Grants to help out town’s prostitutes
5:30am Saturday 5th April 2014 in By Elizabeth Mackley
THREE projects expected to make a life-changing difference to Swindon’s most vulnerable people can now get off the ground, thanks to a special grant.
Thanks to grants from the Police and Crime Commissioner’s £1m Innovation Fund, Wiltshire Mind, Social Care In Action and The Nelson Trust are now in a position to start up new projects to support offenders and prostitutes.
The Nelson Trust, which works with agencies including Wiltshire Probation Trust, will be able to use its 34,382 grant to fund a full-time sex work outreach worker to try and support the town’s sex workers.
The outreach worker will be based at the new ISIS Women’s Centre will liaise between the Swindon Sex Worker Forum and women sex workers to try and protect the vulnerable women who are at risk of rape, sexual assault, violence, trafficking, robbery and a range of serious health problems associated with sex work and substance misuse.
Colin Levine, the business development co-ordinator at the Nelson Trust said: “We were delighted to receive the grant because it can mean we can employ a dedicated outreach worker.
“Sex workers are difficult to engage but are often vulnerable for a range of different reasons, and many of them also struggle with alcohol and drug abuse.
“Wiltshire Police do have a dedicated vice team as well, and the outreach worker will be working closely with them.”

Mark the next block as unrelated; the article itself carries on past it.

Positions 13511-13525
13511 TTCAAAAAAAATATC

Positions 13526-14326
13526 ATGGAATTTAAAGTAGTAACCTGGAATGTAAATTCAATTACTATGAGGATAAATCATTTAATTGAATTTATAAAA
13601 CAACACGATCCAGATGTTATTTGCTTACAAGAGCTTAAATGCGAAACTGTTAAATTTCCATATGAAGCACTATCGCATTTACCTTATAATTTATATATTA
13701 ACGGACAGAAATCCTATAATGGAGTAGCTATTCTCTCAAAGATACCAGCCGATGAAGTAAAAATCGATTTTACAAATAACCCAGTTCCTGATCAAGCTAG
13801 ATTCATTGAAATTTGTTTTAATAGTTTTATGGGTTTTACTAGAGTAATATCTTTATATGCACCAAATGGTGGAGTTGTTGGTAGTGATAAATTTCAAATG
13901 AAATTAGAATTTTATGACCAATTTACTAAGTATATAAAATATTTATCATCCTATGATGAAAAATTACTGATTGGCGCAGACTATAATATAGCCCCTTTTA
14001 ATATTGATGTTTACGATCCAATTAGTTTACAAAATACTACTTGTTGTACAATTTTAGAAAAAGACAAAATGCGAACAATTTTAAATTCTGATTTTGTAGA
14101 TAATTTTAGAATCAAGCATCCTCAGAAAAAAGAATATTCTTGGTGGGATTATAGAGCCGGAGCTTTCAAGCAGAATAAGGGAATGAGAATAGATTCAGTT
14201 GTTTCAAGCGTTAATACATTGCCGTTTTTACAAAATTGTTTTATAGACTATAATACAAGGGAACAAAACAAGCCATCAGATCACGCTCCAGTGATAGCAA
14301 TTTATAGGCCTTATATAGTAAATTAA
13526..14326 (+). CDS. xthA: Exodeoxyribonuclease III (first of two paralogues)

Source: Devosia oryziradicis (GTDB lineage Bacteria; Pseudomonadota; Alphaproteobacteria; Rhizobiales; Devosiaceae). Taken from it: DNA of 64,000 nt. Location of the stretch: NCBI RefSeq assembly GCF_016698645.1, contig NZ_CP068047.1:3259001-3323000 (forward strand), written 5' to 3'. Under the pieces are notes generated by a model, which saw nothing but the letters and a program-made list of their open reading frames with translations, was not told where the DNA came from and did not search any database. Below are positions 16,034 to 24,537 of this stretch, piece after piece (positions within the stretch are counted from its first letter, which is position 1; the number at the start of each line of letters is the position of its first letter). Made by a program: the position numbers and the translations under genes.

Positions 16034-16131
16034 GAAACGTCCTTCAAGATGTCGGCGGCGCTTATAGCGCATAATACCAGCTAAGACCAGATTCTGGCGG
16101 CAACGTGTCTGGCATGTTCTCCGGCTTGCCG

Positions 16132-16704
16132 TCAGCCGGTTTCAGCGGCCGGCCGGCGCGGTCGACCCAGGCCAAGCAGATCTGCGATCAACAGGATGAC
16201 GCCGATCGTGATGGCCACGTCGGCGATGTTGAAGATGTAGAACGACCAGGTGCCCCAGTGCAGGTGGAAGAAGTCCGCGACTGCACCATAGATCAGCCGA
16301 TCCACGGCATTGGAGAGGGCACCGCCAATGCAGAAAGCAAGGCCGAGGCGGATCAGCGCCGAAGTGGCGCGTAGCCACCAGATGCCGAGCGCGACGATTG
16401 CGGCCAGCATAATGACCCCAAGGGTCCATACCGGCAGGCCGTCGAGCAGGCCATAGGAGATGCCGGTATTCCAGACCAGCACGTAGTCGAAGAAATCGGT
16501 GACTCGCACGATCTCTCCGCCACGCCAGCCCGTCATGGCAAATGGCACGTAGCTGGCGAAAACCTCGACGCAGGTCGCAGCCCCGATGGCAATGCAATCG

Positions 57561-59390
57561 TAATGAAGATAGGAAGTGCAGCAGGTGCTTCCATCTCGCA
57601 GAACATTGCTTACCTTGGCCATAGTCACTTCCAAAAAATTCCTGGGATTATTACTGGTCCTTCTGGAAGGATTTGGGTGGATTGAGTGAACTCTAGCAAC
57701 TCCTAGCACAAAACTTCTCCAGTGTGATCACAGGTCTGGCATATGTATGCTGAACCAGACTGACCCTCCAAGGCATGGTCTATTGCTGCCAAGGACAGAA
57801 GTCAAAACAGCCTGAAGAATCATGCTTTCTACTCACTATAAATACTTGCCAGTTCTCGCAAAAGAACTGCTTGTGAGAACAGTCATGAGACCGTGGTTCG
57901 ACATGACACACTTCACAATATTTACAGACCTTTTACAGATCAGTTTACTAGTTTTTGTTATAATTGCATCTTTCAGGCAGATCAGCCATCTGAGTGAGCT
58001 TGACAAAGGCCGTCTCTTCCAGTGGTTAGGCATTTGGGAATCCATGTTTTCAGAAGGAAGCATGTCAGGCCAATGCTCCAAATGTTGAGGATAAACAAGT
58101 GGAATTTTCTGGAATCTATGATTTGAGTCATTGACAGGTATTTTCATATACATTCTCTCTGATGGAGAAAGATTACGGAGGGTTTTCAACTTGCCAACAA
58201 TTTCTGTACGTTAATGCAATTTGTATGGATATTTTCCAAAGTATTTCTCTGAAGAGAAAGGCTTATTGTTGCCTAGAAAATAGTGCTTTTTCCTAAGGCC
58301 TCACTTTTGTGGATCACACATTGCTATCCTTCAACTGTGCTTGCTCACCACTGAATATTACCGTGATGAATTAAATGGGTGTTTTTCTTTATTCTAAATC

Wiltshire MIND was also given £28,405 to work with other local agencies to set up a counselling project for ex-offenders.
CEO David Mckeigue said: “We will be working in conjunction with Swindon and Wiltshire Integrated Targets For Change to provide a counselling service.
“Many offenders have underlying issues such as drug and alcohol abuse and when they are released form prison they come back into a cycle of re-offending.
“This will be about breaking that cycle by tackling those causes.”
Another £29,000 went the SCA for a new project to support ex-offenders as they leave custody.
The individually tailored support aims to work as an advocacy service, helping ex-offenders to get back on their feet.
Fiona Price, the director of business development at SCA, said: “Without this support there is a risk that offenders find themselves in a cycle of re-offending.”
The projects were three of 12 which received the grants in the third and final round of the Innovation Fund, which was set up by Police and Crime Commissioner Angus Macpherson to fund projects in Wiltshire and Swindon seeking to reduce crime and antisocial behaviour or support victims and vulnerable people.
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